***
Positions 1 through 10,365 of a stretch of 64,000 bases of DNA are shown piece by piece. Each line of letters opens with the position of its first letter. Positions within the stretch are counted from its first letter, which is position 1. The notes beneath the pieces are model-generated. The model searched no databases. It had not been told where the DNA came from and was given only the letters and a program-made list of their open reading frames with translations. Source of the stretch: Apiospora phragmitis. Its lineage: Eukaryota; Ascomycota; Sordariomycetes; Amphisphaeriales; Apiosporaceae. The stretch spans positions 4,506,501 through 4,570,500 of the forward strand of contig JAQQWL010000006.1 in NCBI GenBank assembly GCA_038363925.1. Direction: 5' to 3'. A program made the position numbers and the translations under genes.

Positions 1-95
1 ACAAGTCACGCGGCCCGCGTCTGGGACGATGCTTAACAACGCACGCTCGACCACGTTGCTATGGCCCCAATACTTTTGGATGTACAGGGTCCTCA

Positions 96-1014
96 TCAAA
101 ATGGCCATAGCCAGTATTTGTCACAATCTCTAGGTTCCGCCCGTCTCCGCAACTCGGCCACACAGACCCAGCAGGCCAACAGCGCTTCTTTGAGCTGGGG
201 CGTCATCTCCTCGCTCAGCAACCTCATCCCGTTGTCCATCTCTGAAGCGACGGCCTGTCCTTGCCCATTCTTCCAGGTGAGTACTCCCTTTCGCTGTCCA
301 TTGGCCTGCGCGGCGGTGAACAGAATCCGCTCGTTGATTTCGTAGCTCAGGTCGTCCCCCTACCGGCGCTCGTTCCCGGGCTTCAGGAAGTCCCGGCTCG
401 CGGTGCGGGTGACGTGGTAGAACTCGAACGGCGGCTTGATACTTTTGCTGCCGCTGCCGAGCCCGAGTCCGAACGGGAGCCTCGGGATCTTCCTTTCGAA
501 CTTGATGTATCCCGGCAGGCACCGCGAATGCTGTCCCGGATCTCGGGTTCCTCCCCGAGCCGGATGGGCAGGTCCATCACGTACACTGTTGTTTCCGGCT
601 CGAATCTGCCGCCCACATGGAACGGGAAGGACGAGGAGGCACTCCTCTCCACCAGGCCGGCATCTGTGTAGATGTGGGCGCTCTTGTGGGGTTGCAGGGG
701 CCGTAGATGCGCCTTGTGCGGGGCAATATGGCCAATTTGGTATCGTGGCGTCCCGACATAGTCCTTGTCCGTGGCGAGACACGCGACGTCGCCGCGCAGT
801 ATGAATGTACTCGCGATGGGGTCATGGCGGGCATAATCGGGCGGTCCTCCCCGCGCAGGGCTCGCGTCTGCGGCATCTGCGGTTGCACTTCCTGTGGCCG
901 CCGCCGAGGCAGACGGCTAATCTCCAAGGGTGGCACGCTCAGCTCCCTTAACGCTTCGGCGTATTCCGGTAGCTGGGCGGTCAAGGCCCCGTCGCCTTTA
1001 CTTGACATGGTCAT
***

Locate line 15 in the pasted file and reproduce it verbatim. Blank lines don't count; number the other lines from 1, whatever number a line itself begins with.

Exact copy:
1001 CTTGACATGGTCAT